9. Thanks! @Elgee: Given that two of my paintings are Russian, I'm wondering whether I should visit Russia one of these days.
  10. I did, all in all. It was a rainy day for most of it, but it cleared up for the night. I ended up having a quiet, but nice, cigar. Life has been an interesting journey so far. I've never had anything resembling a normal life--(you can read some of it here, that's a short summary, and doesn't cover close to everything--I've seen MANY jaws drop)--so I'm very happy I've been able to make it as far as I have. I always try to make light of that history, just saying it's made me stronger and pointing out I'm normal. Being an inspiration isn't as good as it's made out to be. People often see me as an inspiration once they learn close to all of that, but forget the boy in front of them. I've got a couple of quotes over my desk. The first is from the Knights Radiant, "Life before Death, Strength Before Weakness, Journey before Destination." I have "Journey before Destination" underlined. Of course, I also have a quote from Mat: "“One more dance along the razor's edge finished. Almost dead yesterday, maybe dead tomorrow, but alive, gloriously alive, today!” I've got the last bit underlined there too. Sure, I've joked about it, but I've probably been near that razor's edge more often than many if not most people. It's sometimes scary to remember it all. I should probably put this one up from one of the songs that means the most to me, "The Gambler." "They'll be time enough for counting, when the dealing's done." I'm still journeying, alive, and playing poker today. Hopefully I'll be playing it for many years to come. Wish me luck.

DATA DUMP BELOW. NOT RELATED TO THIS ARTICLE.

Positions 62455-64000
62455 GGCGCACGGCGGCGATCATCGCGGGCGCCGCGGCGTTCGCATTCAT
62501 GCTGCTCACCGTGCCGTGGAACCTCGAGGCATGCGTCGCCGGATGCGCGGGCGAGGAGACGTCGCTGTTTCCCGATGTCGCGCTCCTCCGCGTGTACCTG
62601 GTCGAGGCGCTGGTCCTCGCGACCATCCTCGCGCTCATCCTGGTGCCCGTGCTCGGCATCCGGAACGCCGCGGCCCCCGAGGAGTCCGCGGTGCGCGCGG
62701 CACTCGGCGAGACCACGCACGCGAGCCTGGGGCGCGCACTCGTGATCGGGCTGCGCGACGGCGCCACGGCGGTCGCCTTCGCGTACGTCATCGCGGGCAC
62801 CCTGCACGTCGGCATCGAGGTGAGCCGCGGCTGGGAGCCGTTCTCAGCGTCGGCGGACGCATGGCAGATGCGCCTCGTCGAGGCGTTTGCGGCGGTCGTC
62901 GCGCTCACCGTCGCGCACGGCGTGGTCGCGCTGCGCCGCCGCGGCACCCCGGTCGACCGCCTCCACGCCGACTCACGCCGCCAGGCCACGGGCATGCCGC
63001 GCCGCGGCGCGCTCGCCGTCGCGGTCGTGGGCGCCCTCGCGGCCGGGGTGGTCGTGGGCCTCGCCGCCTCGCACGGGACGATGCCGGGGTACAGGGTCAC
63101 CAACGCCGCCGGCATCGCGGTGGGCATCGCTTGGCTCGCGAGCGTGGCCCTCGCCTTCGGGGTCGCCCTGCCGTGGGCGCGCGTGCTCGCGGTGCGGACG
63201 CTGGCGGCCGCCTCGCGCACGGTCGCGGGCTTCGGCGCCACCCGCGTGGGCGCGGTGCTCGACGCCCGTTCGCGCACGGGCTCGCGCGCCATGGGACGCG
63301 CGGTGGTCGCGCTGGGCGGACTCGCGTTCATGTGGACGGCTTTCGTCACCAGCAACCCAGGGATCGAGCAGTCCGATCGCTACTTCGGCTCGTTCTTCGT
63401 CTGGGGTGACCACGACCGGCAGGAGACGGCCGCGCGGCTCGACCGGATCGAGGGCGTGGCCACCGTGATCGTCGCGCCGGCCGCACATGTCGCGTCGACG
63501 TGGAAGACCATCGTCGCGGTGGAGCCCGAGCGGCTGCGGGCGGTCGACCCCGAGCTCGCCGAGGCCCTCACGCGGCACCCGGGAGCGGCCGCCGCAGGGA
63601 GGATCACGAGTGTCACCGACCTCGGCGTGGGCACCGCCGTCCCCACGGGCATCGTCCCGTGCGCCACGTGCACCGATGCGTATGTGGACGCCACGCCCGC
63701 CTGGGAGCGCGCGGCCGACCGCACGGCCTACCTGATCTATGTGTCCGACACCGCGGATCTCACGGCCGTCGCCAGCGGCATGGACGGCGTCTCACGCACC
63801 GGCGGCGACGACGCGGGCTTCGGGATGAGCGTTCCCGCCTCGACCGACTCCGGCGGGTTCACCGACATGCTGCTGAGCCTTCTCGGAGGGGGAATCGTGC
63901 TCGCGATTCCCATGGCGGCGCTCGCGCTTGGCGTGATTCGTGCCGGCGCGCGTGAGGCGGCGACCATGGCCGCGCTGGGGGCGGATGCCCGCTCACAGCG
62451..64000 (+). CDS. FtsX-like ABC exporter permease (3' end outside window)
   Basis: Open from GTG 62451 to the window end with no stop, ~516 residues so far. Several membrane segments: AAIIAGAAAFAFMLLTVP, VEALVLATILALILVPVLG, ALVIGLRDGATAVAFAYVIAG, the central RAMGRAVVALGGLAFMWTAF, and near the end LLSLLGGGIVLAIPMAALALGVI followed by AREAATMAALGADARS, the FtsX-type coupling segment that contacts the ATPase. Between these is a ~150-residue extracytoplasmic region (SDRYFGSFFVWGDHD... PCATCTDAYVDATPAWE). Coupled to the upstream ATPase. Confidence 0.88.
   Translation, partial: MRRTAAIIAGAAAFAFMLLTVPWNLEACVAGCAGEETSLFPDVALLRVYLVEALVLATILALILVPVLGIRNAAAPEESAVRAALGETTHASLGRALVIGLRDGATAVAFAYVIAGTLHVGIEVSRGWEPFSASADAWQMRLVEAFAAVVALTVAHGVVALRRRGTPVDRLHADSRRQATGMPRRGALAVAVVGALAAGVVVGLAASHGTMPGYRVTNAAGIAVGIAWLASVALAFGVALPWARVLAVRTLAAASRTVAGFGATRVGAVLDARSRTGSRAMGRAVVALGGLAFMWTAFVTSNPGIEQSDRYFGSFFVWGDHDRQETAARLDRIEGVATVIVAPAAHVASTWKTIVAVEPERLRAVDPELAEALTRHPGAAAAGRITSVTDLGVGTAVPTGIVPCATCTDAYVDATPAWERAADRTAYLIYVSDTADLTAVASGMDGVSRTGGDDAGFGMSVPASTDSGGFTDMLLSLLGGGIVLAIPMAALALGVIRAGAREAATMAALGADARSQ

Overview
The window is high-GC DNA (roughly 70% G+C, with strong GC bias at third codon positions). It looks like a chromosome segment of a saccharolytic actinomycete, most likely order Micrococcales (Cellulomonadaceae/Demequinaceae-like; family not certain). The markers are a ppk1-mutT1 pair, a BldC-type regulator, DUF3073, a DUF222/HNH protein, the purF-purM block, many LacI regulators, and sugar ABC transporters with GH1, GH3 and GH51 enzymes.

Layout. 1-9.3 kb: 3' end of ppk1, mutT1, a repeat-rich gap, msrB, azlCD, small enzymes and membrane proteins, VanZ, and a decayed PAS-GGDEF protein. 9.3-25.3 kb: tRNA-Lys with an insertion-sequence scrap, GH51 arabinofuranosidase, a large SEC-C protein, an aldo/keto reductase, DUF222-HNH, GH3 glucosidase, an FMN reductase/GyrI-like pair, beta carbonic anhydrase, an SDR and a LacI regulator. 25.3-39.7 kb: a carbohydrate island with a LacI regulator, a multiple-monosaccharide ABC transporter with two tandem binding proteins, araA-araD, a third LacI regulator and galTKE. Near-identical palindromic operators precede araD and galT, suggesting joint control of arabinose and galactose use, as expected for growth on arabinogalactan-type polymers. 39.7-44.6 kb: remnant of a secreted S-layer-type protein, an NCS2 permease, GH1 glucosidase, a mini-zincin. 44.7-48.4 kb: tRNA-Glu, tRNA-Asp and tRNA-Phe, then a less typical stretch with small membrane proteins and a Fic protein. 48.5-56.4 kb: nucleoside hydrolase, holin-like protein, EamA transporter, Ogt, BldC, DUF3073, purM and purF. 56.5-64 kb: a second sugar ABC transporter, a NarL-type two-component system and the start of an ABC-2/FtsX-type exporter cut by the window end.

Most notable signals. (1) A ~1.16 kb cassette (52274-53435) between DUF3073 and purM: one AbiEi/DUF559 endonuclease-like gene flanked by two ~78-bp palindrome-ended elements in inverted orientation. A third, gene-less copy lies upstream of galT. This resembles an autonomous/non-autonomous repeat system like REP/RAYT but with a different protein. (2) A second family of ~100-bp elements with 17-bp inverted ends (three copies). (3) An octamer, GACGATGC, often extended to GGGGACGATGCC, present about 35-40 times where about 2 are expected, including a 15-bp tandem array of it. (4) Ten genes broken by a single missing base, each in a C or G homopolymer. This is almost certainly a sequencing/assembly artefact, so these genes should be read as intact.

11. Interesting proposition, lol. But thanks, everyone! I was joking (if it might have fallen a bit flat), but Dar'Jen--it's all relative, isn't it? Remember how much we looked up to and respected the "grownups" when we were kids? I think "grownup" was basically 18 and older? The equations have changed a bit, but working on a doctorate, at least ten years older than all the undergraduates swarming around you (I believe about a third of the city of Edinburgh is made up of students), can make you feel old. I've just gotten some pizza and have a nice cigar waiting.
  12. Thanks! I'm ancient now--32! Nobody's around these days--(there are downsides to having a summer birthday at a university)--so I'm getting everything ready to have a good night.